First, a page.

Tackling Childhood Obesity

Campbell’s Soup Co. has a plan to reduce childhood obesity and hunger in Camden, N.J., where the company is based. In February 2011, Campbell’s announced that it will invest $10 million over 10 years to reduce childhood obesity and hunger in Camden’s 23,000 children by 50 percent.

“We truly believe that the intersection of business good and societal good can only make us better all around,” said Irene Chang Britt, senior vice president and chief strategy officer at Campbell’s.

Nearly 40 percent of children ages 3 to 19 in the city are obese, compared to the national average of 32 percent. The program increases access to affordable, healthy food, expands availability of and participation in physical activity and physical education, and has a nutrition and health education component.

“It’s about making real, meaningful and measurable change in the neighborhood we live in and less about spreading the doing of good broadly” but potentially in a way that can’t be measured, Chang noted.

Kim Fortunato, who is Campbell’s director of childhood obesity and hunger, manages the program. Chang said the position is unique to a U.S. food company and that appointing a female leader for the initiative brings “a diverse voice into that whole conversation” with project partners, including local government and health care officials.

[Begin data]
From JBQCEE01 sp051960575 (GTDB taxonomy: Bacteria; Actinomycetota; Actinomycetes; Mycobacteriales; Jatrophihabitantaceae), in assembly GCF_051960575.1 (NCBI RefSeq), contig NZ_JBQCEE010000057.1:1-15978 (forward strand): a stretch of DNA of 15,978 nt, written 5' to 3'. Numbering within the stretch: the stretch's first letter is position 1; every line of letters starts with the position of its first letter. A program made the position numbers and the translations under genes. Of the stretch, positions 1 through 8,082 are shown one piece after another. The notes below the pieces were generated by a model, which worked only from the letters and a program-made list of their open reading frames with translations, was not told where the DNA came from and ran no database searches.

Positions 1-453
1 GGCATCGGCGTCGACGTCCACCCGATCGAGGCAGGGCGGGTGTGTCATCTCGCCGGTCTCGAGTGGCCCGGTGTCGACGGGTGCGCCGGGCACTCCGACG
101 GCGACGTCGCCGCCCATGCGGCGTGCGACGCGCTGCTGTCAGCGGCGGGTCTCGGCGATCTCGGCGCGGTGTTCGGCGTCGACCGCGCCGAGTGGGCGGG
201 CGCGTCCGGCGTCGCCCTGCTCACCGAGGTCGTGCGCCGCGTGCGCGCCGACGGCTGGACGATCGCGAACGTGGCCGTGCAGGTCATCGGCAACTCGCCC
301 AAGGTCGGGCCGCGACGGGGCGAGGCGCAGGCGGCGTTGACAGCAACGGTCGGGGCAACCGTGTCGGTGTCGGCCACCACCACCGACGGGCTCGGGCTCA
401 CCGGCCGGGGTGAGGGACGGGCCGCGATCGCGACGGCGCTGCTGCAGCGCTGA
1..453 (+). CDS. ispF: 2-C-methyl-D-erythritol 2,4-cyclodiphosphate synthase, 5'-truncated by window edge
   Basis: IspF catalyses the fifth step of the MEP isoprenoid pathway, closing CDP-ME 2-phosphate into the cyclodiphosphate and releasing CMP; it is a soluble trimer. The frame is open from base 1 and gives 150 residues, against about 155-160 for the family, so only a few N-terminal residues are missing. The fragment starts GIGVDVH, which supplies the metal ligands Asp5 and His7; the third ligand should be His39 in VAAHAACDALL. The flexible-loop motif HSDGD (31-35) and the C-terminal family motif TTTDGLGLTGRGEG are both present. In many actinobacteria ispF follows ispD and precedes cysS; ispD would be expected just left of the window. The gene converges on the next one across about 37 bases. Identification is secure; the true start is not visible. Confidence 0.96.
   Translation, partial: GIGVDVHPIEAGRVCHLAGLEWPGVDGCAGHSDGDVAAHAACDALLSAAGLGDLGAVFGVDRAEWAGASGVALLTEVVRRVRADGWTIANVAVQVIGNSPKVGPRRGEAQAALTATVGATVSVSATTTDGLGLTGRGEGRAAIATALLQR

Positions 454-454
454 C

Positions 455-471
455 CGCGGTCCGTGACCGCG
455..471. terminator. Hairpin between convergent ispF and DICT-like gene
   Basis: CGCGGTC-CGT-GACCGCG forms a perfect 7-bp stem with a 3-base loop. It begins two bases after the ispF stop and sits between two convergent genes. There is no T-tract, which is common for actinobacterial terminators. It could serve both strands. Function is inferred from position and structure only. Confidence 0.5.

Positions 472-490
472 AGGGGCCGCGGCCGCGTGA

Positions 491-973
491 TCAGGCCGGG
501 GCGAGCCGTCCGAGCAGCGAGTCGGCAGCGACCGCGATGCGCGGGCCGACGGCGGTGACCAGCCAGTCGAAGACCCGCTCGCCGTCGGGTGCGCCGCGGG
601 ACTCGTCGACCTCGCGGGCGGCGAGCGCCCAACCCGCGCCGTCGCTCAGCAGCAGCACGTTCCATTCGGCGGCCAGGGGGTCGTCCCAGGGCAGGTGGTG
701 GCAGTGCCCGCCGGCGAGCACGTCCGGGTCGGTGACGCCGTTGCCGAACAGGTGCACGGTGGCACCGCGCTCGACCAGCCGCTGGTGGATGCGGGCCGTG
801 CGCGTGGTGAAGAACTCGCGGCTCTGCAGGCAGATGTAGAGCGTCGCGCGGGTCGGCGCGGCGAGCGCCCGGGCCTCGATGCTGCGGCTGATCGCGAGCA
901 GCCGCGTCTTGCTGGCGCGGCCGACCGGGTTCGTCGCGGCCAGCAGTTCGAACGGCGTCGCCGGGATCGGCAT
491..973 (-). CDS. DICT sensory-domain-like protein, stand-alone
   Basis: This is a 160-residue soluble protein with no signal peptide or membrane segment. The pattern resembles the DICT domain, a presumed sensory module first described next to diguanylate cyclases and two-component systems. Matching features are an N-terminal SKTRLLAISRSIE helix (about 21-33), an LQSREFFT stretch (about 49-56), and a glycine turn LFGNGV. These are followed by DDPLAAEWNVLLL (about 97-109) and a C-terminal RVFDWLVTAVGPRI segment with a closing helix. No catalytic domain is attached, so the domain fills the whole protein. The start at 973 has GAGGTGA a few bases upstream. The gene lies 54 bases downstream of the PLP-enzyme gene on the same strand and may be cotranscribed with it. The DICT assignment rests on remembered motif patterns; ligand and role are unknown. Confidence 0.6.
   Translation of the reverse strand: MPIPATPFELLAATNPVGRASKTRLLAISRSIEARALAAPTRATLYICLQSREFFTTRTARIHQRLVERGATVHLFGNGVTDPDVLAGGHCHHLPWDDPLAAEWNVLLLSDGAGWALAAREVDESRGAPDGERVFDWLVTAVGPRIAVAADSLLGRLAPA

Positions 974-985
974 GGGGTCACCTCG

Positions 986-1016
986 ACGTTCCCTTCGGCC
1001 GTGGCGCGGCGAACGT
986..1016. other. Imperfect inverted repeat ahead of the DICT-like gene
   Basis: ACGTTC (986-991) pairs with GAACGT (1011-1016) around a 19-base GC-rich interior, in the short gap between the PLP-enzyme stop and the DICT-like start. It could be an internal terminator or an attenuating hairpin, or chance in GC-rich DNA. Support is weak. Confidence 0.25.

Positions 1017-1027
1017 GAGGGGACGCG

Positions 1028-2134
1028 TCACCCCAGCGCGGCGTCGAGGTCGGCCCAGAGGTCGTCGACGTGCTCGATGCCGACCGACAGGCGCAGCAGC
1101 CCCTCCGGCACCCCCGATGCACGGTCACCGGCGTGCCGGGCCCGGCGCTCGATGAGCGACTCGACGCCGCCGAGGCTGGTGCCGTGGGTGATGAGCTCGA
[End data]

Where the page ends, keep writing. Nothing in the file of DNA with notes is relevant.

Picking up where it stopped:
Chang said Campbell’s is fortunate to have five women on its board of directors and three women in the C-suite, including CEO Denise Morrison.

“We’ve grown into a culture where we really embrace gender diversity at the decision-making table,” Chang said. “What that does for corporate social responsibility is it really bakes into our DNA the ability to ask the question, ‘How do we look at the intersection of gender diversity and CSR?’ ”

Rooftop Vegetable Gardens

BrightFarms Inc., a New York City-based company that designs, finances, builds and operates hydroponic greenhouse farms at and near supermarkets, is looking to boost the women on its board. The company eliminates time, distance and cost from the food supply chain.

Paul Lightfoot, CEO of BrightFarms, started the company in 2008 after working in supply chain software.

“I’m now doing something that combines what I care most about personally with my career and that turns out making everything better,” Lightfoot said. “I’m a happier, more productive person, and all of my workforce came here for similar reasons.”

Lightfoot said that having more female leaders would only enhance his company’s sustainability mission, particularly because the majority of produce purchasers are “disproportionately women—it’s moms.”

Three years ago, the company was largely “a handful of all-white men, and I started realizing this would not be the best mix of people to understand moms.” Lightfoot is looking for a new board member.

“We are looking for fabulous women who understand the retail produce business,” he said.

Pamela Babcock is a freelance writer based in the New York City area.